As LGBT History Month draws to a close, I wanted to recognise what our people…Read more
Elevate Me - helping young people in Reading
I write this blog a day after the launch of Elevate Me. As the O2 project lead it was quite a momentous occasion, and I’d like to share a little of the exciting journey that has brought us here.
Led by Reading Borough Council in partnership with O2, Elevate Me is a free tool to help young people get their foot onto the career ladder by bringing together the best advice available in the engaging format of a personalised virtual town web app.
A winning idea
In the beginning Reading Borough Council had a programme called ‘Productive Pathways’ that aimed to reduce the number of NEETs (16-24 year olds who were Not in Education Employment or Training) in their community. The project team saw that that technology would be a good way of reaching young people, especially via mobile phones, but they had no budget to fund any development.
Charging to the rescue came the O2 Local Government Future Fund (renamed the Local Government Digital Fund for 2014). O2 offered three prizes totalling £250,000 to help Local Councils develop innovative ideas. Reading put an exciting proposal together and won the first prize of £125,000 in December 2012. The project started very well: The Lab at O2 ran a session with two groups of young people and produced an interactive mock-up of what a suitable app could look like. We also engaged one of our WAYRA start-ups, Taskhub, to help us with the technology to develop the app. To ensure the local touch two design students from Reading University designed a name, a logo, and some graphics themed around “the roots of the city”.
Early attempts at the logo
One step back 2 steps forward
The primary focus of the app design at that time was to match opportunities in Reading with opportunity seekers, working alongside a simple information web site. This is what the young people had asked for, but the more we worked on it, the more I realised that we were laboriously re-creating a standard job app. I took a look and there were already 2,667 job apps in the Apple UK app store alone, some of which had millions spent on them!
So I pushed the reset button. In my experience of managing multiple innovative developments over three decades (yes, I am that old) this is a very common occurrence about a third of the way through any given project. If it was obvious what to do, it wouldn’t be innovative! We decided that we couldn’t cure all the ills of the UK recruitment industry, and instead should use something pre-existing to host new opportunities. For paid employment opportunities we went with Universal Jobmatch. For unpaid opportunities such as volunteering and work experience we used GoThinkBig, another O2 initiative.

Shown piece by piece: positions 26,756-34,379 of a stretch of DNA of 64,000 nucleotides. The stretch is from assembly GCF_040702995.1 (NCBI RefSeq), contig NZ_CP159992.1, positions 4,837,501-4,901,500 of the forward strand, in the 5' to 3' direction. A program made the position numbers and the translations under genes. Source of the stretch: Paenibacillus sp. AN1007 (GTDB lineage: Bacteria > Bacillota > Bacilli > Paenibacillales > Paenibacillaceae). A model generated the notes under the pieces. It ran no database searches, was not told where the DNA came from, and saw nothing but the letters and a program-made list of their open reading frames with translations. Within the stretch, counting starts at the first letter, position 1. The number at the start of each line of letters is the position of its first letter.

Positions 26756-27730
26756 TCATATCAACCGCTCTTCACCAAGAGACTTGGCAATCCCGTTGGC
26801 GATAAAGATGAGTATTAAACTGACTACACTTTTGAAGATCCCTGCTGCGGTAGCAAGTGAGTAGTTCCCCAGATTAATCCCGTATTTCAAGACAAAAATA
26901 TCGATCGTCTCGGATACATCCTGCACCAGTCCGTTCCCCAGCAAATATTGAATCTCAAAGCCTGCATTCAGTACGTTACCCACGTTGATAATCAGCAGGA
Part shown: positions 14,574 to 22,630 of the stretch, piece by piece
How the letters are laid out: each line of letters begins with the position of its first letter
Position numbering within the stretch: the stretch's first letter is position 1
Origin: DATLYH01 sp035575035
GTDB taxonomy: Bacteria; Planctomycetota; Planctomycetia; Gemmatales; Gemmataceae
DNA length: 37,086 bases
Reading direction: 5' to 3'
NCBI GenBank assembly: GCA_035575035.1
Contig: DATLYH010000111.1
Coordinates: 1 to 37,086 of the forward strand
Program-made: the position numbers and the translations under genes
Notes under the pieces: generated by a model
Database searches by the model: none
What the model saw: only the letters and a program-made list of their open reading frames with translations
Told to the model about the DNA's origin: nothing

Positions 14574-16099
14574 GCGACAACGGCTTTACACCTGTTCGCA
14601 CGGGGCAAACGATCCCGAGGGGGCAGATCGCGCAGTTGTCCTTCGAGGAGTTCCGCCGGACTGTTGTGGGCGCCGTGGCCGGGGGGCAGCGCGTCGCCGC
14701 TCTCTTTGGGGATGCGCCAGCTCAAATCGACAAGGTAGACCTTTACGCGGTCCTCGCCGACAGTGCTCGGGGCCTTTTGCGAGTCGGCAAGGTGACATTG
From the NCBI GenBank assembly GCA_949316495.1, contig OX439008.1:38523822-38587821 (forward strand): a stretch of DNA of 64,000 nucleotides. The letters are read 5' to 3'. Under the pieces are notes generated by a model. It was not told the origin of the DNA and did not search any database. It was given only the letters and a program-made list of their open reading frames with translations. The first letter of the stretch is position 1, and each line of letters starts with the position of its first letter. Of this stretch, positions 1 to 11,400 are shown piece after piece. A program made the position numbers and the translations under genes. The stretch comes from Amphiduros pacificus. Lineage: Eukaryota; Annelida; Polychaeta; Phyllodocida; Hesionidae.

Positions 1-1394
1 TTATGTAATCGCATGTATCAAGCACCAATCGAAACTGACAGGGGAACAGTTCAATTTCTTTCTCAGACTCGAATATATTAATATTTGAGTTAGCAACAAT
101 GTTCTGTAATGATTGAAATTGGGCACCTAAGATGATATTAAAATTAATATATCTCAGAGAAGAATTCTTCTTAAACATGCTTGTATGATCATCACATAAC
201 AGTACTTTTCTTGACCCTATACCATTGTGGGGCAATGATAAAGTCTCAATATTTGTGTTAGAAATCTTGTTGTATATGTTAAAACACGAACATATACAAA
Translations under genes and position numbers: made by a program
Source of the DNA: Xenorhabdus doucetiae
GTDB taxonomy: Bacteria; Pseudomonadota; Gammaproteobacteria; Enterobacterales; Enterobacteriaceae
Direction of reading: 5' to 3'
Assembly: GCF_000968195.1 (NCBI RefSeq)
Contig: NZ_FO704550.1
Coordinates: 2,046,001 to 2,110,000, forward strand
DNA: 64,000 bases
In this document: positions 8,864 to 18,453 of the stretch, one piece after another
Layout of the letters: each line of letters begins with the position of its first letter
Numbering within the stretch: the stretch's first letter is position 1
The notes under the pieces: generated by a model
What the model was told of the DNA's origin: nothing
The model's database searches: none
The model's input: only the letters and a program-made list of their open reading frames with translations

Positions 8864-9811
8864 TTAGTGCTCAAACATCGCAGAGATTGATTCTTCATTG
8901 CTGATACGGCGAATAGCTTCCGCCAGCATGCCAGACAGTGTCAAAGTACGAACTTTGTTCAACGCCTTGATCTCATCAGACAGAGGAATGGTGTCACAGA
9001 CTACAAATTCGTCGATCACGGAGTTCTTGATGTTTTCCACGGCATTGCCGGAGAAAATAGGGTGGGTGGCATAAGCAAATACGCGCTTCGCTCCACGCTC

We looked for areas where we could create something helpful that was not already easily available. We came up with two:
1) Helping navigate the maze of agencies and processes
2) Giving motivational feedback to NEETs with each step they take towards finding employment
Concept & design
We invited a number of organisations to participate in a collective brainstorm and design exercise. We generated a number of mock-ups that tried to be both informational and motivational, including a full-on video game, and showed these to several groups of young people for feedback. Interestingly, whilst they wanted it to be fun, they also wanted it to be serious, because “looking for work is a serious business.”
The winning concept was first called “skill city” proposed by creative design and marketing studio Waters Creative, who eventually went on to build the web app. Inspired by SimCity, each building represented a relevant topic, and you could add floors to the building by learning about the topic and by taking actions to help yourself.
Now, some financial reality started to bite. The original plan had been to create a ‘true’ mobile app, but we did a survey of NEETs and discovered that they had a very diverse range of phones, with no one operating system being owned by more than 20% of the group. So we would have had to create at least four different apps to achieve reasonable coverage. What was worse, 41% didn’t have a full-screen smartphone at all, but they did almost all have access to a PC somewhere. In the end we had to compromise on a web site that would adapt to a full range of screen sizes. Everyone has heard of the student who knocked up an app in their bedroom for nothing and made millions (see HSBC and ‘Sticky Weasel’ as a fictional example), but trust me, in the real world a good app costs tens or, more often, hundreds of thousands.
So anyway, after months of design, content writing, and development, with reviews by groups of young people at several stages, here we are. I hope it will be a big help to young people in Reading. The next step is to figure out how to roll it out across the rest of Berkshire with appropriate amounts of localisation for the agencies and opportunities in each city.
To find out more about O2’s partnerships in local government visit our web site.